Hands-on wxPython

Andrea Gavana - PythonBrasil8

Who Am I


I am a Senior Reservoir Engineer at Maersk Oil in Copenhagen, Denmark, where I mix a 10-years reservoir engineering knowledge with the power of Python and its libraries to solve many everyday problems arising during the numerical studies of oil and gas fields.

I am the author and the maintainer of the AGW (Advanced Generic Widgets) library for wxPython, a large collection of owner-drawn and custom widgets shipped officially with every new release of wxPython.


Tutorial Description

This tutorial is a quick introduction to wxPython, divided in two parts:

  • Installation and configuration
  • Build a skeleton of a wxPython application
  • Window layout management with Sizers
  • Learn how to use the most common core widgets
  • Basics of creating custom controls with wxPython
  • “Free style” coding - depending on time

Sources are available here. Figures are in the figures directory and all scripts are located in the scripts directory. The tutorial is also online at my web page.

exercise Tutorial location

All code and material is licensed under a Creative Commons Attribution 3.0 United States License (CC-by) http://creativecommons.org/licenses/by/3.0/us


wxPython is one of the most famous frameworks used to build graphical user interfaces (GUIs) in Python. It provides native look and feel widgets on all supported platforms (Windows, Linux/Unix, Mac) and it has a vast repository of owner-drawn controls. In addition, the wxPython demo is the place where to start looking for examples and source code snippets.

Code editors

If you plan to run the various scripts available in this tutorial directly from your preferred editor, you should check that it does not interfere with the wxPython event loop. Eclipse, Wingware IDE, Editra, Ulipad, Dr. Python and newest versions of IDLE (and many other editors) support this functionality. If your preferred editor does not - you can easily find out by running the Hello World sample and see if it hangs - you can still run the samples via the command line:

$ python hello_world.py


This tutorial contains many links to the documentation referring to the next generation of wxPython - codenamed Phoenix. The reasons behind this choice are:

  • The quality of the Phoenix documentation is much higher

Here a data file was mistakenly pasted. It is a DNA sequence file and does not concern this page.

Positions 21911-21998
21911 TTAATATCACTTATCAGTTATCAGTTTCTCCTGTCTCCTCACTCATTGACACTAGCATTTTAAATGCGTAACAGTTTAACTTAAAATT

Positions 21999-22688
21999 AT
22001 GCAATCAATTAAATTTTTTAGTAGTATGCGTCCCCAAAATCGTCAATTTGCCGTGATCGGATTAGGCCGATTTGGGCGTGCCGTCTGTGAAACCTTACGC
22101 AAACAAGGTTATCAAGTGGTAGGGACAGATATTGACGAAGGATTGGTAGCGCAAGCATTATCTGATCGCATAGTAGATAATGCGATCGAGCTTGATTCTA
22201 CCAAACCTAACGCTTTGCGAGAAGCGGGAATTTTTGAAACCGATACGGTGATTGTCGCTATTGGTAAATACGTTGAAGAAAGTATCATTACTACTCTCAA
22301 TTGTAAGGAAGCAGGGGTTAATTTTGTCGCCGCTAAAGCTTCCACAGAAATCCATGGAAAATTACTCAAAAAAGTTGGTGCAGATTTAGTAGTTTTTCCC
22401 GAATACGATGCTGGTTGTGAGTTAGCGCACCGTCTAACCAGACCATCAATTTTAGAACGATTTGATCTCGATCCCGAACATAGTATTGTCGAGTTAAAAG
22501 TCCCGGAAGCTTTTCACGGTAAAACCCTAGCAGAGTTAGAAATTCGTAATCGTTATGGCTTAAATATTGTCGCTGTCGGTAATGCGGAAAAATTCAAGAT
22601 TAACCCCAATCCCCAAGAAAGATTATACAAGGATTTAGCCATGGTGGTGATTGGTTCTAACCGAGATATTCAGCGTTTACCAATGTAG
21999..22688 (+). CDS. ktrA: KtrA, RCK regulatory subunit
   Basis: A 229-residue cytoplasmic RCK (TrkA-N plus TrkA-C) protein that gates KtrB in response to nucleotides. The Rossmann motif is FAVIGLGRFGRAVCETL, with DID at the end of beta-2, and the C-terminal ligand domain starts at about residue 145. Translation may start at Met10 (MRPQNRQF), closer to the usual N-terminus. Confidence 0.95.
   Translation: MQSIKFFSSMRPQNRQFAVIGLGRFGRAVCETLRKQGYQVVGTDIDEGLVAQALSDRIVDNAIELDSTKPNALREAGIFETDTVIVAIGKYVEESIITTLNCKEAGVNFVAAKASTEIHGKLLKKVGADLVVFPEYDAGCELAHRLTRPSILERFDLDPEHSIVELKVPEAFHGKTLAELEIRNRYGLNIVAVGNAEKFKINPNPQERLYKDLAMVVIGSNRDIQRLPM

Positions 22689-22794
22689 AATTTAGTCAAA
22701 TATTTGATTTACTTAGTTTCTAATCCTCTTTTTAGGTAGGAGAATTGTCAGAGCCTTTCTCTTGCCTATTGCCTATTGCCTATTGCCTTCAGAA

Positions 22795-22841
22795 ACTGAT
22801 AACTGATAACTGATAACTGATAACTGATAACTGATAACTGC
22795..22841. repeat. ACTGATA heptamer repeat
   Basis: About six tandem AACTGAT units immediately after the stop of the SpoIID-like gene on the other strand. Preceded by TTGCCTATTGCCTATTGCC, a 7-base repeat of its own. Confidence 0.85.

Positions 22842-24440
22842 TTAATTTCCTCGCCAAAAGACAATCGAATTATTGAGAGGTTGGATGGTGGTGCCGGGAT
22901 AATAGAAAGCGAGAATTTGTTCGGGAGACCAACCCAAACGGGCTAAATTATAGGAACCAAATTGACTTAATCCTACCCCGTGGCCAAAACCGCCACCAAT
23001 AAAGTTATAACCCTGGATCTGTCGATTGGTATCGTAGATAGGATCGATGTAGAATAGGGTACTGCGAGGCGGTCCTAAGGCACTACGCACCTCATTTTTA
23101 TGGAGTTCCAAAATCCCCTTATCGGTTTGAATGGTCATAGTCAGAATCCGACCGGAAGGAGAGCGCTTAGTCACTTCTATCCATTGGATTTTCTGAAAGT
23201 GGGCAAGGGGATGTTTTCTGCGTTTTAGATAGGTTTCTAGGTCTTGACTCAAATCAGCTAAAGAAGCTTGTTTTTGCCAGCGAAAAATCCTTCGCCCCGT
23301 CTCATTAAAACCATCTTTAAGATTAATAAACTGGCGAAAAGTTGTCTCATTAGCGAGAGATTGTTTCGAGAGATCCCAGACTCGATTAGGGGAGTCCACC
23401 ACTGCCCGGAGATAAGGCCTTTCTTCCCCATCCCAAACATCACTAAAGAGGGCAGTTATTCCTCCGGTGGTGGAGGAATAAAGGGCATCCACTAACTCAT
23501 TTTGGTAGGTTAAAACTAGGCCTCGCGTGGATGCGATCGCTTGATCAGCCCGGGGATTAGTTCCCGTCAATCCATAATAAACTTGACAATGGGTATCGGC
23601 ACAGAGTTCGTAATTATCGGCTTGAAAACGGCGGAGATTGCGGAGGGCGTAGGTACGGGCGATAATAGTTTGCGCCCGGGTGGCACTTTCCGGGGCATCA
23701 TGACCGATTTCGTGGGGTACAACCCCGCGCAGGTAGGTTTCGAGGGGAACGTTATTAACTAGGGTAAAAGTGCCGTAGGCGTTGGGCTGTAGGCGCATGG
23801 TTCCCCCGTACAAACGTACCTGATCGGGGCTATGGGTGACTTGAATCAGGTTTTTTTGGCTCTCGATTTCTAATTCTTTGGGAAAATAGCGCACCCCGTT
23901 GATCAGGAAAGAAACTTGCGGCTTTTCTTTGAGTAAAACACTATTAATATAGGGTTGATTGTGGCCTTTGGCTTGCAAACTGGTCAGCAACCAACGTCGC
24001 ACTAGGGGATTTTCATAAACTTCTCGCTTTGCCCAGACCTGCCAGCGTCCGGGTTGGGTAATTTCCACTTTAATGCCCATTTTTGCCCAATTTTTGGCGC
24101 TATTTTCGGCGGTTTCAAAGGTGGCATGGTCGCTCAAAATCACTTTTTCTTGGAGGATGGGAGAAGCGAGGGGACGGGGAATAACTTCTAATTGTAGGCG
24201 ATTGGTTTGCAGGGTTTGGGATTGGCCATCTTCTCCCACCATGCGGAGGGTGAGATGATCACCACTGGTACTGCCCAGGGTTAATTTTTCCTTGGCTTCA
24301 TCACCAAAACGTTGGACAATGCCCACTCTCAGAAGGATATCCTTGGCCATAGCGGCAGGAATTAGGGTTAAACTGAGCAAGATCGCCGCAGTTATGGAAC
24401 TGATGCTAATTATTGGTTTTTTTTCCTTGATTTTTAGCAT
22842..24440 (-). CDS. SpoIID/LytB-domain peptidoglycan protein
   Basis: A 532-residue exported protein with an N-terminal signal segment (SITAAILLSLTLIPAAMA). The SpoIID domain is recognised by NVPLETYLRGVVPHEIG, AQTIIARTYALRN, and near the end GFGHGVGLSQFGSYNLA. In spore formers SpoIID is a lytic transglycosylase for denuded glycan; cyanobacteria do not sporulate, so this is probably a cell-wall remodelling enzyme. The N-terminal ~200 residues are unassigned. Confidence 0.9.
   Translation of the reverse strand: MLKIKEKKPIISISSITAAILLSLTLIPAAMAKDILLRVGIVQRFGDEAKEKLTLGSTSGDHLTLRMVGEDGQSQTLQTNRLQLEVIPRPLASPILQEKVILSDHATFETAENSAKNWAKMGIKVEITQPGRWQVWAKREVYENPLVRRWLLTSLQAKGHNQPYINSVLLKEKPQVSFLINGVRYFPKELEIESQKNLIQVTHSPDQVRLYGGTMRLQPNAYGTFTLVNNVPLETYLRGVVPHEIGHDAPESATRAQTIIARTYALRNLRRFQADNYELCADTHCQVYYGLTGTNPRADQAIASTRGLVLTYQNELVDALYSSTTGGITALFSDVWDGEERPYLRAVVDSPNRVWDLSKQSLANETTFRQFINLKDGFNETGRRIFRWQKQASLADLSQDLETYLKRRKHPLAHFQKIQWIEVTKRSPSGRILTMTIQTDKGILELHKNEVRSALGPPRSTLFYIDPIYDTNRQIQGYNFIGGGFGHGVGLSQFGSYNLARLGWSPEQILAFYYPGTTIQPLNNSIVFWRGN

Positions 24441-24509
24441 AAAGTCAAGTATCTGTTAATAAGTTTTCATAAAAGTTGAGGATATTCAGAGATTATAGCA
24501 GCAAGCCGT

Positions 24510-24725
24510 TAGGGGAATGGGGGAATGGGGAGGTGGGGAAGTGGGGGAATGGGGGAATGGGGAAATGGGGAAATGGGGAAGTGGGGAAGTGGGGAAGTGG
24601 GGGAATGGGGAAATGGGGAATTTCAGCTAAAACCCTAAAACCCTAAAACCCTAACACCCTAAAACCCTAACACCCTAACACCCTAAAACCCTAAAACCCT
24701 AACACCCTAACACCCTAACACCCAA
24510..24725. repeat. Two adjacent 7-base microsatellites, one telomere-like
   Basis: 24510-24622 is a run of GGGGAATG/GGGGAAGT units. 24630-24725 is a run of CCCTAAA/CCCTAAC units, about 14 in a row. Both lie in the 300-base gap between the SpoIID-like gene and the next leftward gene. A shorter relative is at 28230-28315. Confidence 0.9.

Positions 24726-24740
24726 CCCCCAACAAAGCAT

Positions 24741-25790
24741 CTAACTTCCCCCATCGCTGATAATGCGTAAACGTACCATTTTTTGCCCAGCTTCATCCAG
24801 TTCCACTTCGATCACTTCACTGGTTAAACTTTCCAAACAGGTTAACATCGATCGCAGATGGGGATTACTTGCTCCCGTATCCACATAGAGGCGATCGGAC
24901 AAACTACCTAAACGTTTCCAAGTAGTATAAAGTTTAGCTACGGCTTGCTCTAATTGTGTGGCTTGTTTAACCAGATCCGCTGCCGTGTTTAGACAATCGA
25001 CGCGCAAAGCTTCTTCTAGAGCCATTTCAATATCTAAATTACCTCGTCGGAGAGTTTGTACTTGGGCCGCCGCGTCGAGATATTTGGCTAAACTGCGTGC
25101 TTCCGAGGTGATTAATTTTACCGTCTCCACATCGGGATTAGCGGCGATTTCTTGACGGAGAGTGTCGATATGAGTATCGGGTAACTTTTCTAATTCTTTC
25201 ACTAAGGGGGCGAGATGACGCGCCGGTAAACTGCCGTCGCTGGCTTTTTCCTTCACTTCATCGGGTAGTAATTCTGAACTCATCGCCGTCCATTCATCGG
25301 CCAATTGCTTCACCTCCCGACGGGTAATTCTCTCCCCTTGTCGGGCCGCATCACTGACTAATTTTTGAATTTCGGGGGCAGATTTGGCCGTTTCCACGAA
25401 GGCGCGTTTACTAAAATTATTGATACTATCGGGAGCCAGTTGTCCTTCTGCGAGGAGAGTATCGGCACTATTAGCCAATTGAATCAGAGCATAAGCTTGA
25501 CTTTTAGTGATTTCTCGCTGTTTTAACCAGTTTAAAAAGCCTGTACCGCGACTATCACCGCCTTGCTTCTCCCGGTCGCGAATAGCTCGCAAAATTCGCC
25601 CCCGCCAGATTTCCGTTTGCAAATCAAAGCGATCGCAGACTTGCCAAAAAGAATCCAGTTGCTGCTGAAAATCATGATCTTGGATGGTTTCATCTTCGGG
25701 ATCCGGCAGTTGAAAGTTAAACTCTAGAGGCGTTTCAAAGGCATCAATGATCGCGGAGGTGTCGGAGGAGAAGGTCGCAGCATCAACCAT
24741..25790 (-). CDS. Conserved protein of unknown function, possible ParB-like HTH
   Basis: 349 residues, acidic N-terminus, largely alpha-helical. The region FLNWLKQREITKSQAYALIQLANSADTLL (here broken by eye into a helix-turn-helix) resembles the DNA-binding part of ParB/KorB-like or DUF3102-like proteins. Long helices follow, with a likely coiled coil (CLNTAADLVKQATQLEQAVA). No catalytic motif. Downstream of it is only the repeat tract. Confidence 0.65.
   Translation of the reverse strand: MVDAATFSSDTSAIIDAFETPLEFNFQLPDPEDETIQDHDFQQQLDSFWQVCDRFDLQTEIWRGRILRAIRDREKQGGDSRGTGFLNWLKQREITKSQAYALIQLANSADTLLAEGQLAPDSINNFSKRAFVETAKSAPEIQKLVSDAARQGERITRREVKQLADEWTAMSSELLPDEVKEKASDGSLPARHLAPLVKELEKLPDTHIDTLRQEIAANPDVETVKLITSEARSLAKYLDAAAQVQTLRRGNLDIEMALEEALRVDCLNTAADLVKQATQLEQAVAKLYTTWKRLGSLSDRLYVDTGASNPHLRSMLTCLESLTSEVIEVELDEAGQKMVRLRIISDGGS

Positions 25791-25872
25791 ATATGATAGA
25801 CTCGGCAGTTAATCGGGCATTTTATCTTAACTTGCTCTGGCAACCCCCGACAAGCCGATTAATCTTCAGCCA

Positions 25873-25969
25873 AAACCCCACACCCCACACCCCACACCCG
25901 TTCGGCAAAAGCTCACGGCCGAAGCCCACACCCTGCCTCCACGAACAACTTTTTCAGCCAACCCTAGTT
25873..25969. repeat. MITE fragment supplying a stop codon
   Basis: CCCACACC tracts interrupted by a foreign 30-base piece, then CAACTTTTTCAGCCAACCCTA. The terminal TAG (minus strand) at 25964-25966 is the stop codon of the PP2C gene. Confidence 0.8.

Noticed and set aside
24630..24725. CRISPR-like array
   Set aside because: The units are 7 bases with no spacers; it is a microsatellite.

• Backward-incompatibilities between Phoenix and the previous versions of wxPython are relatively few
  • Phoenix is going to take over the world in a few months :-)

Installation and Configuration

Windows Binaries

Choose an installer that matches the version of Python you will be using. If you are using a 64-bit version of Python then make sure you also get a 64-bit wxPython, otherwise choose a 32-bit installer even if you are on a 64-bit version of Windows. There is no longer a separate ansi and Unicode build, it’s all Unicode now.

Installer Architecture
wxPython2.9-win32-py26 32-bit Python 2.6
wxPython2.9-win64-py26 64-bit Python 2.6
wxPython2.9-win32-py27 32-bit Python 2.7
wxPython2.9-win64-py27 64-bit Python 2.7

wxPython Demo for Windows

This installer contains the infamous wxPython demo, other samples, and wxWidgets documentation.

Mac OSX Binaries

The wxPython binaries for OSX are mountable disk images. Simply double click to mount the image and then run the installer application in the image. Be sure to download the image that matches the version of Python that you want to use it with. The files with “carbon” in the name use the Carbon API for implementing the GUI, are compatible with PPC and i386 machines are will work on OSX 10.4 and onwards. The file with “cocoa” in the name use the Cocoa API for implementing the GUI, requires at least OSX 10.5, and supports either 32-bit or 64-bit architectures.

wxPython Demo for Mac OSX

These disk images contain the wxPython demo, the documentation, some other samples and some tools:

Linux Binaries